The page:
- The Washington Times - Thursday, September 30, 2010

ANALYSIS/OPINION:

The same people who brought you the global warming and Y2K scares have dreamed up a scheme to assert greater federal control over the Internet in the name of cybersecurity. According to Reuters news agency, Senate Majority Leader Harry Reid, Nevada Democrat, intends to pass legislation on the subject authored by Sen. Joe Lieberman, Connecticut independent, and Sen. John D. Rockefeller IV, West Virginia Democrat. The forthcoming effort will trade the freedom of an important communications medium for the illusion of safety.

Mr. Lieberman’s original bill grants a newly appointed White House cyberczar unprecedented powers over private companies deemed to be connected in some way to the nation’s “critical infrastructure.” Banks, manufacturers, information technology companies, power plants and others would be directed to comply with the relevant orders of this unelected official. “The owner or operator of covered critical infrastructure shall immediately comply with any emergency measure or action developed by the Director under this section during the pendency of any declaration by the President,” S. 3480 states.

Companies already have a market incentive to protect their own systems from electronic attack and do not need to receive instruction from 1600 Pennsylvania Ave. Yet the Washington-knows-best mentality goes beyond pushing around the chief executives of multibillion-dollar corporate empires. Even toddlers will be unable to escape indoctrination. The bill requires the secretary of education to develop curriculum standards that address “cyber safety, cybersecurity, and cyber ethics for students in kindergarten through grade 12.” The bill also creates “cyber talent competitions” and cybergrants to ensure there is plenty of cyberpork to go around.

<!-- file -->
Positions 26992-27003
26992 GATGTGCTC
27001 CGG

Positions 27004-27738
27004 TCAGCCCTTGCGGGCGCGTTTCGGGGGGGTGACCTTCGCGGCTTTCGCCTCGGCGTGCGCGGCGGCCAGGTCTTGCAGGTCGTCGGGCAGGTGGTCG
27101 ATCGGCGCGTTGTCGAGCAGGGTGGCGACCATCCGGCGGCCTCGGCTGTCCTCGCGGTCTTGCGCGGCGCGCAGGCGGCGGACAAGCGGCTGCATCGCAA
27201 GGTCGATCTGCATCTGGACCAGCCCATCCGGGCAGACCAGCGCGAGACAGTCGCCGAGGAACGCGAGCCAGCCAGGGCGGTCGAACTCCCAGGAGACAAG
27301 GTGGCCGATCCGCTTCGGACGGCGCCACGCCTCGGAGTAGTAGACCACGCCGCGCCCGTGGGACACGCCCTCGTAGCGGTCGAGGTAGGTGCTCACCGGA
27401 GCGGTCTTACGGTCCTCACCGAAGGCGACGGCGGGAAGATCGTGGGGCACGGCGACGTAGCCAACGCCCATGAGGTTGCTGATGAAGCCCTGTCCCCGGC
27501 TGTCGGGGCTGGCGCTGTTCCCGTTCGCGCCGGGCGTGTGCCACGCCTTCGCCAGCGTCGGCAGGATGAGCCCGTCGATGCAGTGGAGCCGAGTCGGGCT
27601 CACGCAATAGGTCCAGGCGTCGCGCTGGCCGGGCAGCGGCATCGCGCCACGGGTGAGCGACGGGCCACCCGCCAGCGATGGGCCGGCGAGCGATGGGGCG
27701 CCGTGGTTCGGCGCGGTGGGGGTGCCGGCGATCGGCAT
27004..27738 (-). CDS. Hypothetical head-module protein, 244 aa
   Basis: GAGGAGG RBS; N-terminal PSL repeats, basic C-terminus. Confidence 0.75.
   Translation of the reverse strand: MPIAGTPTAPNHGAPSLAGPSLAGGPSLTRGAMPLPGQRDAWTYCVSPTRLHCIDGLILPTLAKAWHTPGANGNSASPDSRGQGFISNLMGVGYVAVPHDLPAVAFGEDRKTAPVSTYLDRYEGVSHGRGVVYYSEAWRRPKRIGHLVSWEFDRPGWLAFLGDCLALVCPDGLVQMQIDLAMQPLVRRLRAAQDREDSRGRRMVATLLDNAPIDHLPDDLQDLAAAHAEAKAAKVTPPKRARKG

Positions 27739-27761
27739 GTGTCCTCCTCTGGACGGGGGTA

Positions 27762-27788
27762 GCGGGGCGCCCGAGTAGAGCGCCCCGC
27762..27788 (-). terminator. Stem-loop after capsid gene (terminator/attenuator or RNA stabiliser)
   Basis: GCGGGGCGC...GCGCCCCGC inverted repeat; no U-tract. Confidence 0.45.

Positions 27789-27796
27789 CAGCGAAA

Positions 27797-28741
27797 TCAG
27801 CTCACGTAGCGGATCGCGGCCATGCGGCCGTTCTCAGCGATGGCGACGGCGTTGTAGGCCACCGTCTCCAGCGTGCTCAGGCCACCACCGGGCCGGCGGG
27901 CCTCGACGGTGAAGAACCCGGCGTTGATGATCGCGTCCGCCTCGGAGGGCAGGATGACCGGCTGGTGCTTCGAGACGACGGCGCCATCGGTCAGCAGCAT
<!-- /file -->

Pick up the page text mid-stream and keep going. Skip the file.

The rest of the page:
Last month, the Department of Homeland Security released the latest version of its National Cyber Incident Response Plan, an acronym-laden encapsulation of all that is wrong with entrusting computer security to the feds. It discusses, for example, the National Cyber Risk Alert Level, the online equivalent of the widely ridiculed color-coded chart that perpetually suggests a terrorist attack is just around the corner.

The new commander of the U.S. Cyber Command testified last week before the House Armed Services Committee, reinforcing just how ill-suited the government is to this task. “We stay prepared to defend our nation’s freedom of action in cyberspace,” Army Gen. Keith B. Alexander said in his prepared testimony. He then introduced his team of three- and four-star military officers, representing the Air Force, Navy and Marine Corps. The priority is to ensure that none of the branches feels left out, no matter how top-heavy the operation becomes.

Bureaucrats and brass are best at protecting turf and generating a steady stream of meetings, PowerPoint slides and reports. Just don’t expect reduced vulnerability to attack. That’s something that comes only from adapting the latest technology to the latest threats, something the civil service system is inherently incapable of doing. Because federal employees can’t be fired, there is no incentive to learn the latest techniques. That’s why the private sector will always do a better job of protecting itself. The private sector’s freedom to hire a teenage expert stands in stark contrast to the top-down, centralized mentality promoted by the White House and Congress.

The only thing scarier than letting hackers take control of the Internet is letting Washington beat them to it. Government should focus on ensuring its own house is in order before presuming to dictate security standards to others.

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